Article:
The devil's advocate, however, may argue that a first-rate teacher has an opportunity of meeting only about fifty boys and therefore loses some of the influence which he exerted when he taught an entire senior class. It was unfortunate, for example, that Leonard's inspiring teaching could not be diffused over a larger group. Furthermore the plan is so expensive that only the wealthiest schools can install it, and it cannot, unless taxes are greatly increased, be established in the public schools.
I had a share also in the movement for dividing pupils, on the basis of their aptitude and demonstrated accomplishment, into "Fast," "Medium," and "Slow" divisions. Before long I had convinced myself that the plan of segregating students who were both exceptionally able and willing was for them very profitable. It is important, of course, that nobody should be forced into such a division against his desires and that the grading should not reduce the chances of a boy's receiving honor marks. But with these minor reservations, I am in favor of allowing students to proceed as rapidly as they can and wish to go. This is Nature's way, and it should be adopted by the schools.
The so-called "Slow Divisions" have never been popular with brilliant teachers. Moreover some conscientious pupils always resent being assigned to them and complain to their parents of unfair treatment. On the other hand, many boys who are not rapid readers and find it difficult to complete normal lessons manage to get along creditably when strenuous competition is removed. If the element of ignominy can be eliminated, the plan is basically sound.
The whole problem of the so-called "slow boy" has been simplified considerably by the studies of wise physicians and psychiatrists. The high standards of admission to Phillips Academy almost automatically kept dunces out. But there were always boys who were labeled by the faculty as "stupid" or "lazy," and the question was what to do with them.
In the 1930's some of the teachers supported me in adopting a new attitude towards these delinquents. Before asking them to withdraw and thus transferring the responsibility to other more tolerant schools, we deliberately tried to find out the reason for the low marks. Emotional disturbances, lack of motivation, poor health, family dissension---all these, we discovered, often kept a boy from doing good work. But we also noticed, after doing some testing, that we had in the student body certain boys who just didn't know how to read. The American Optical Company generously equipped our infirmary with a metronoscope and an opthalmograph, and we undertook through Dr. Gallagher, our school physician, some pioneer research into the cause of slow reading. The next step was to organize remedial classes for those who were in difficulties. We were not always successful, of course, but the improvement more than justified the experiment.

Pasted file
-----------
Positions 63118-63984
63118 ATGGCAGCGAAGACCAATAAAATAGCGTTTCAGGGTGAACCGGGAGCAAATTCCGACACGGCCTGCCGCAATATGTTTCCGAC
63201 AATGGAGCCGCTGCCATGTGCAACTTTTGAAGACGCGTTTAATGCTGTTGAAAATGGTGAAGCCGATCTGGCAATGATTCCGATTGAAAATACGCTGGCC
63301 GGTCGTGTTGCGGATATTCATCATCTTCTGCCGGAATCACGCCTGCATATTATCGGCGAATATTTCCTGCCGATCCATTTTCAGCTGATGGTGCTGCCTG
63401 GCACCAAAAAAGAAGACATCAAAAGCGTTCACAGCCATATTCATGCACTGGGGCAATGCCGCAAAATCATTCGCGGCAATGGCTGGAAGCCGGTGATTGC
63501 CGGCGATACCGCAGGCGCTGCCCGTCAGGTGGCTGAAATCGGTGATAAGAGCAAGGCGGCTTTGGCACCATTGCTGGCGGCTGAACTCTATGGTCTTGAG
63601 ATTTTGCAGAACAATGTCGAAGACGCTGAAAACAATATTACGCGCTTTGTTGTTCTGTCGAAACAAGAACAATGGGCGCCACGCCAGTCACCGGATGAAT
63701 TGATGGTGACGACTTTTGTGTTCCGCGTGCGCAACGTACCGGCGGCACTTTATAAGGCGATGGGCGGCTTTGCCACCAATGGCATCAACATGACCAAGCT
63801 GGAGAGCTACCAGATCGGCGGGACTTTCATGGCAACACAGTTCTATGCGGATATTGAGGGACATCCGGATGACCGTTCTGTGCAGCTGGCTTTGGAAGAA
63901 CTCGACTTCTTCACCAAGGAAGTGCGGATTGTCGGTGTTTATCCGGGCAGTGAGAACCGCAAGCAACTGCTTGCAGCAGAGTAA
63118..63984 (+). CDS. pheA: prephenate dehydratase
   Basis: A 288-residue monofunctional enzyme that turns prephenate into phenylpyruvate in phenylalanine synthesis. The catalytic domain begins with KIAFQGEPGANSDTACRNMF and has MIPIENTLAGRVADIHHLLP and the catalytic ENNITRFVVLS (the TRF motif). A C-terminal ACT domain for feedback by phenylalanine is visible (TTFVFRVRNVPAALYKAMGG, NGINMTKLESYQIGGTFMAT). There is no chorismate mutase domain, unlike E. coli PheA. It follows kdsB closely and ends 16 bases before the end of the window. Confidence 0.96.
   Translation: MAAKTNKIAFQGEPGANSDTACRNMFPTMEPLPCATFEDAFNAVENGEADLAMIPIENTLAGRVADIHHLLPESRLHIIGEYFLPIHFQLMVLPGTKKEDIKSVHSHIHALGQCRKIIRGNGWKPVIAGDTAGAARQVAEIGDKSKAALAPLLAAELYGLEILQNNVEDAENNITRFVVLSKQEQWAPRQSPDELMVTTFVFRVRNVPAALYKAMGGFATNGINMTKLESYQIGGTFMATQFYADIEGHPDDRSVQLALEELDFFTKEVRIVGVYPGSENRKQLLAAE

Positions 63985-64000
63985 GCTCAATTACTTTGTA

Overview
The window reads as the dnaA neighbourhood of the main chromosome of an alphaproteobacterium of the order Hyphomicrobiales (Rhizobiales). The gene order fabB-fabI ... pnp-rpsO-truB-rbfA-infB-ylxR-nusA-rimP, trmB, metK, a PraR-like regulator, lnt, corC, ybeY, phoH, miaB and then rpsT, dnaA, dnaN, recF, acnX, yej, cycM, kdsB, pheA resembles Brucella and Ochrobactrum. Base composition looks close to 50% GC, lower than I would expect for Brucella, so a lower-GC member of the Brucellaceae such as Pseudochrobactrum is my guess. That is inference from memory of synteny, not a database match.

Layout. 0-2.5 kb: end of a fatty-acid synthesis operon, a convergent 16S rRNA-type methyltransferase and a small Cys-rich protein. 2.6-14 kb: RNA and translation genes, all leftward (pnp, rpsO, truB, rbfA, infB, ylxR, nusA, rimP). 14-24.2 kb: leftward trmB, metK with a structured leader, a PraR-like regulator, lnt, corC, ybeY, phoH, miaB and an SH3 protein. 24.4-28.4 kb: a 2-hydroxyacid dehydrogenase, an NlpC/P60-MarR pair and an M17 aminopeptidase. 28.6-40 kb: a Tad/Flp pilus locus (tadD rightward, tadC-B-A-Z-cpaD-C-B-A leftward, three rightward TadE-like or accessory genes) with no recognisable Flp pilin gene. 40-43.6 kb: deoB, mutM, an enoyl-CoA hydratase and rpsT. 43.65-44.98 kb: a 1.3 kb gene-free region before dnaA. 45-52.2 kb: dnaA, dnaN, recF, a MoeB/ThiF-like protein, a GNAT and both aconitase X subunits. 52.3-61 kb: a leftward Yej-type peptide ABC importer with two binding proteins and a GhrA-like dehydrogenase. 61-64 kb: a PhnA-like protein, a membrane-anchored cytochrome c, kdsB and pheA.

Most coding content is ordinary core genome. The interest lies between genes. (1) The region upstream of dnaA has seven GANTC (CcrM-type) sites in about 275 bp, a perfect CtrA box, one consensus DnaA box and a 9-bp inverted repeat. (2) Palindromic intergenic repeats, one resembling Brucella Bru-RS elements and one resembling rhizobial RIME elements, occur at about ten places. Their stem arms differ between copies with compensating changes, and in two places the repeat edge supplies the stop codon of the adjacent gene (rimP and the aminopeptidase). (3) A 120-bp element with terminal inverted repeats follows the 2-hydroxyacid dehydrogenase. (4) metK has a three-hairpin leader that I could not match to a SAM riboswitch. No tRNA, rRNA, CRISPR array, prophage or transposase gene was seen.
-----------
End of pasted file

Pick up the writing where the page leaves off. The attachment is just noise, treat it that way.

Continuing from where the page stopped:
The chief and lasting consequence, in my judgment, was to start the faculty speculating on the reasons for failure. It was no longer enough to blame low grades on just plain cussedness or human depravity, or to vote disciplinary measures. We tried to get at the root of things, and thereby sometimes achieved an almost miraculous reform. It was one of the great moments in educational evolution when teachers commenced to ask, "What is the real reason why Ned's marks are so low?"
Before I left Phillips Academy in 1948, we had reached the point where we had one English teacher to every forty boys, and the four of us who were in the department in 1908 had grown to sixteen. But the same old discussions as to aims and methods were being carried on, and the same wide variations in energy, in techniques, and in fundamental philosophy still existed. The former domination of the curriculum by English had been succeeded in the 1920's by an increasing emphasis on the social sciences, particularly history. That was followed at the outbreak of the Second World War by a very practical stressing of mathematics and science. Meanwhile, although English is hardly relegated to the second rank, there is a feeling that perhaps the large proportion of time spent on it does not bring commensurate results. To some extent I share this feeling, for too much of the present compulsory English course of four years is spent on needless repetition. A better spirit of co-operation between English teachers and instructors in other fields could save a considerable amount of time for the student preparing for college.
It was impossible for me as I began to feel more at home to keep from producing textbooks; and by so doing I learned what was popular and what was not in my professional field. Leonard and I began with A High School Spelling Book (1913), in which we undertook to air some of our theories on that very delicate and much overrated subject. Good Writing (1922) was our attempt to tell the world about some of the methods which we had developed at Phillips Academy. Finally Practical Précis Writing (1926), also published by Harcourt, Brace & Company, was very up-to-date in its approach and to some degree popularized a new technique in the field of English. Leonard and I did plenty of talking about methods and materials, and were always ready to experiment with novel ideas.